Flossing is a common practice for dental care all around the world, so it is important to understand the potential benefits and the proper method to use.
What is Flossing?
Flossing is the act of cleaning the space between your teeth with dental floss, a soft thread made of floss silk, in order to protect against food buildup and other dental problems. There is some debate about the efficacy and purpose of flossing, as opposed to normal brushing and mouthwash. On one side are the dentists, who strongly advocate for daily flossing, while other scientists have questioned its actual effect.
Generally speaking, flossing is considered a wise practice, and necessary for protection against the collection of plaque on your teeth, which can lead to gum disease and tooth decay. Excess food in your teeth can also add to yellowing of the teeth and bad breath because as that food remains in your mouth, it begins to break down and provides an ideal home for bacteria. For that reason, experts generally recommend flossing 1-2 times per day, or even more often, such as after every meal. That being said, this practice can be damaging to the teeth, gums, and overall oral health if done incorrectly or too often.
If this is a new concept to you, it is important to understand the basics of how to floss. It should all start with your dental floss, which can be acquired from dentists or from any store that sells toiletries.
- Step 1: Unwind about 18 inches of floss from the small container.
- Step 2: Wrap the ends around your middle or pointer fingers, leaving about 2-3 inches of floss exposed.
- Step 3: Slide the floss gently up and down on either side of your teeth,
- Step 4: Form a “C” shape around the base of each tooth, but be careful not to cut or pull too deep into your gums.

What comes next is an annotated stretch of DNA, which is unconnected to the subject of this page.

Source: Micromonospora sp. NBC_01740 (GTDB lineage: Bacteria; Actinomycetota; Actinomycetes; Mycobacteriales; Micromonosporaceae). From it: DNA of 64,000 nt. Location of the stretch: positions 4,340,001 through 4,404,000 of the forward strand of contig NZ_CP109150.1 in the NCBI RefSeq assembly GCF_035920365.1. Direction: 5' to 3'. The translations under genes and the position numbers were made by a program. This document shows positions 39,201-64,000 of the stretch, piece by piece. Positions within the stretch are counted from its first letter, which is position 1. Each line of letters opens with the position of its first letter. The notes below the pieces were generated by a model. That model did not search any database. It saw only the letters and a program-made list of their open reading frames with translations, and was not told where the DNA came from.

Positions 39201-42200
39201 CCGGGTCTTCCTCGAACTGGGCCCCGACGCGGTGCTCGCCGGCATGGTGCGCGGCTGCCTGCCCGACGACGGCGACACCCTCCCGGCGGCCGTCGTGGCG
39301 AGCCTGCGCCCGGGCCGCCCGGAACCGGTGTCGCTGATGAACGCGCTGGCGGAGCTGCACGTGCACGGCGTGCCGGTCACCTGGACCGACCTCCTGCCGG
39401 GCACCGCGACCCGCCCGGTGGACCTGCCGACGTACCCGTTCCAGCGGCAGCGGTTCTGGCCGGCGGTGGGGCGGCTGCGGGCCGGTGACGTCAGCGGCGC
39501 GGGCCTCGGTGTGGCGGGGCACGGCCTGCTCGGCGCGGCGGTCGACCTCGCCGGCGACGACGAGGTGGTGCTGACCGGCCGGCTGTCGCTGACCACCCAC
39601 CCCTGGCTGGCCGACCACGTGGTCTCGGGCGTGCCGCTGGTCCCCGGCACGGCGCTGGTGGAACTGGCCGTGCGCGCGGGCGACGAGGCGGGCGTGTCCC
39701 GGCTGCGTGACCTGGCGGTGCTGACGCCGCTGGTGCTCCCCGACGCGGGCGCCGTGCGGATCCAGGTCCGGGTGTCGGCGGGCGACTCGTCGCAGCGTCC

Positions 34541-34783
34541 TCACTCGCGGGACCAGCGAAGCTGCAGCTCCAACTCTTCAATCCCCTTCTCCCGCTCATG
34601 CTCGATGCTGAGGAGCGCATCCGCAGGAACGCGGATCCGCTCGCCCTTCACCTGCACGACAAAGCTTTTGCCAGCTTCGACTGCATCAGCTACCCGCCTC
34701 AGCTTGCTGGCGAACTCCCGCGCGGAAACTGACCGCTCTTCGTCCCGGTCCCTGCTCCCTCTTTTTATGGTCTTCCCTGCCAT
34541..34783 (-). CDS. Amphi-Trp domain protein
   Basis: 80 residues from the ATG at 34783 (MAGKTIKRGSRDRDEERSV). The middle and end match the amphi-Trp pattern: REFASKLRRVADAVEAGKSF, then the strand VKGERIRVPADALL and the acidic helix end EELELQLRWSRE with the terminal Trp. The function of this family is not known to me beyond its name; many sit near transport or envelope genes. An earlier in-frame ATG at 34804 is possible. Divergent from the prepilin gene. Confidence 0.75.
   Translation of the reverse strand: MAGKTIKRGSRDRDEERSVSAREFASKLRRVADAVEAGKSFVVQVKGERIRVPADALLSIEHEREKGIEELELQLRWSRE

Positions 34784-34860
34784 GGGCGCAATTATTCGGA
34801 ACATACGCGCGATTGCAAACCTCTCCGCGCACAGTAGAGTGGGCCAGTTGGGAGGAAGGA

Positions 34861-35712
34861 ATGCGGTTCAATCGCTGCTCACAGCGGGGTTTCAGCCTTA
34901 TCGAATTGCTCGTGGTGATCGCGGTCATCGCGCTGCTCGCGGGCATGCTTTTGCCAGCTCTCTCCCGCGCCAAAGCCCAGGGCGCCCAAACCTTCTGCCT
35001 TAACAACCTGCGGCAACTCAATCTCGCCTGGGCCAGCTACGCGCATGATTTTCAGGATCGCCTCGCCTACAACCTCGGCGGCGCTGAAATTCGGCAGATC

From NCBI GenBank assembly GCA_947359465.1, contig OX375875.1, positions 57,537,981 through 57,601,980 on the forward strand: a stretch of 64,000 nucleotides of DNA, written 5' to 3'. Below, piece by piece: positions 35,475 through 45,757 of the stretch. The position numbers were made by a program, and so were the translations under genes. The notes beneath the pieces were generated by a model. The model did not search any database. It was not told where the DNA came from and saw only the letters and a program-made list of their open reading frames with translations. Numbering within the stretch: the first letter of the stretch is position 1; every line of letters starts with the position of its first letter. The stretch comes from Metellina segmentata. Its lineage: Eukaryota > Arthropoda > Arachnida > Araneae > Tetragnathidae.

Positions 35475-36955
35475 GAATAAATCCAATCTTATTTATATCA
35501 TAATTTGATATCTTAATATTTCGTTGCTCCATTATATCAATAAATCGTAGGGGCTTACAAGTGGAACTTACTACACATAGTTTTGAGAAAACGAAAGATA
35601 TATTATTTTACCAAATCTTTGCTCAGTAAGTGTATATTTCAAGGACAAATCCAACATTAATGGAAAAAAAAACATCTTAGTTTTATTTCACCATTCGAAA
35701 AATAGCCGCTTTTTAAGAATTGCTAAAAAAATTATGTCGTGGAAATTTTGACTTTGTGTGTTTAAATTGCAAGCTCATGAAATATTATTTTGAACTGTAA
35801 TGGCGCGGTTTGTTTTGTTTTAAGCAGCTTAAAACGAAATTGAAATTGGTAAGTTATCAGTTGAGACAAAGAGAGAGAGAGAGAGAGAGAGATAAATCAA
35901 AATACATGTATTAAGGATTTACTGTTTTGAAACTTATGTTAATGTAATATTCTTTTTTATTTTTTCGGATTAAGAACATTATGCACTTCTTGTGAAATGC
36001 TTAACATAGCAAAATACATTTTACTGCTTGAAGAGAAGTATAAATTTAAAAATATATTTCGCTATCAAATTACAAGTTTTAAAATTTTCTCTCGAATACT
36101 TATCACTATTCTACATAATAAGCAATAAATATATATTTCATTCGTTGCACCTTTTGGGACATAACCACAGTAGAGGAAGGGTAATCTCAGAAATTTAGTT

- Step 5: As sections of the floss become dirty or used, unwind your fingers to reveal a clean section.
- Step 6: Never tug or snap the floss, to prevent cutting the gums.
Benefits of Flossing
The many benefits of flossing your teeth include the following:
- Whitening your teeth
- Fighting bad breath
- Improving gum health
- Reducing risk of gingivitis
- Preventing cavities
Let us discuss them in detail below.
When you floss your teeth, you are able to clean out the extra plaque in between the teeth, exposing more of the enamel to the fluoride of your toothpaste, helping to improve the color of your teeth.
As mentioned, when food becomes trapped between your teeth for hours or even days, it can start to affect your breath. That food is effectively rotting in your mouth, and people will be able to notice!
When small food particles get caught beneath the gums, it can cause tartar to form – a hardened form of plaque that is difficult to remove without a dental scraper. This can also cause your gums to recede, opening yourself to more infections. Flossing can prevent this deposition of food at the gum line.
Periodontal disease can come in many forms, and gingivitis is an inflammatory infection that attacks the mouth and gums. Research has found that the regular use of floss can greatly lower your risk for this condition.
Cavities form when we eat sugary products and allow those compounds to ferment on the teeth, resulting in plaque. We can remove this plaque with flossing, which can prevent the breakdown of our enamel, lowering overall cavity risk.
Flossing Side Effects
Although there is a debate about how effective this practice truly is, there are a limited number of actual negative side effects. The main side effect of flossing include the following:
- Sore gums: This is typically only experienced if you are doing this process too often, which can inflame the gums.
- Bleeding gums: If you are using floss for the first time in weeks or months, bleeding of the gums is possible, but this shouldn’t happen regularly.